Dr. Ramesh Sachdeva earned a bachelor’s in medicine from the Armed Forces Medical College in India and a PhD in epidemiology from the University of Texas School of Public Health. Now with more than 30 years of experience in medicine, Dr. Ramesh Sachdeva serves as the associate executive director of the American Academy of Pediatrics in Elk Grove Village, Illinois.
Child safety seat recommendations have evolved over the years with the improvement of safety technology and insights gained from crash data. Recently, the American Academy of Pediatrics updated its list of recommendations for parents. Among these recommendations, the organization urges parents to place their infants and toddlers in rear-facing seats until they reach the maximum height and weight, rather than turning them around to front-facing when they reach a certain age.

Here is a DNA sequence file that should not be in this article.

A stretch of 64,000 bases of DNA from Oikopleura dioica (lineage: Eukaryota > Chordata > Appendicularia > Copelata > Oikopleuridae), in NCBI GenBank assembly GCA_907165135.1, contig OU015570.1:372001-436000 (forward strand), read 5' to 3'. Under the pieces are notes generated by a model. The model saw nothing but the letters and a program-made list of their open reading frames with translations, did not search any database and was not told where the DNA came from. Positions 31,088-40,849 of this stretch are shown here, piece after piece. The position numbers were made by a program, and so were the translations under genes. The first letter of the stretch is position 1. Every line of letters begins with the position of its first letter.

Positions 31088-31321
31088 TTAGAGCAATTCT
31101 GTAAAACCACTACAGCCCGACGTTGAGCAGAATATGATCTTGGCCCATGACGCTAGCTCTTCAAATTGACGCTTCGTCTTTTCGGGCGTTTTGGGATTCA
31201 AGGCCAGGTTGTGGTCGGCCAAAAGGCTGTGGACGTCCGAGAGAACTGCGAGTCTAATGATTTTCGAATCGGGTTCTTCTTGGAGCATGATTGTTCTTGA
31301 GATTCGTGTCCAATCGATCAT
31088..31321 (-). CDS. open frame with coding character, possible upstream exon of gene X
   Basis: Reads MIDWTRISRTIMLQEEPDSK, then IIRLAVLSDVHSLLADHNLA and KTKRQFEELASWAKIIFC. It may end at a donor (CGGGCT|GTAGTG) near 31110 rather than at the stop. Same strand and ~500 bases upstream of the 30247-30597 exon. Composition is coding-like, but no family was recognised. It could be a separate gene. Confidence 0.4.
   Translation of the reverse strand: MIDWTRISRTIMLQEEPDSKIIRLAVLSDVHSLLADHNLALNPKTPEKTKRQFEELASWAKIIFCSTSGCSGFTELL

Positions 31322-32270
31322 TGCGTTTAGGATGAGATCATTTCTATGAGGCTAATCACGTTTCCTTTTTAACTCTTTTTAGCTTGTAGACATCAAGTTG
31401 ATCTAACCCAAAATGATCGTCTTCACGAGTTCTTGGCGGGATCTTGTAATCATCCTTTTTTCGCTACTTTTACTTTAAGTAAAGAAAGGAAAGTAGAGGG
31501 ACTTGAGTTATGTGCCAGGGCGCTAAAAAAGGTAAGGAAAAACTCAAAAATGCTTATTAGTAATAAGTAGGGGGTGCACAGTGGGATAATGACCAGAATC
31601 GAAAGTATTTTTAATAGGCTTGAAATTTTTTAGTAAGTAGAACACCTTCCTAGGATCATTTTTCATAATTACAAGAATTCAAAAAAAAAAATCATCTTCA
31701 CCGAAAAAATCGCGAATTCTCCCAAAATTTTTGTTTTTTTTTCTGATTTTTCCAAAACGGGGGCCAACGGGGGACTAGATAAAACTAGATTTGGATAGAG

When children grow enough to switch to front-facing seats, they should be secured by harnesses for as long as possible. Children can still be harnessed in most seats until they reach around 65 pounds. After that, parents should put them in booster seats that allow the normal seat belt to fit properly.
Once children are able to use the seat belt normally, without assistance from a booster, they should remain in the backseat until they are at least 13 years old.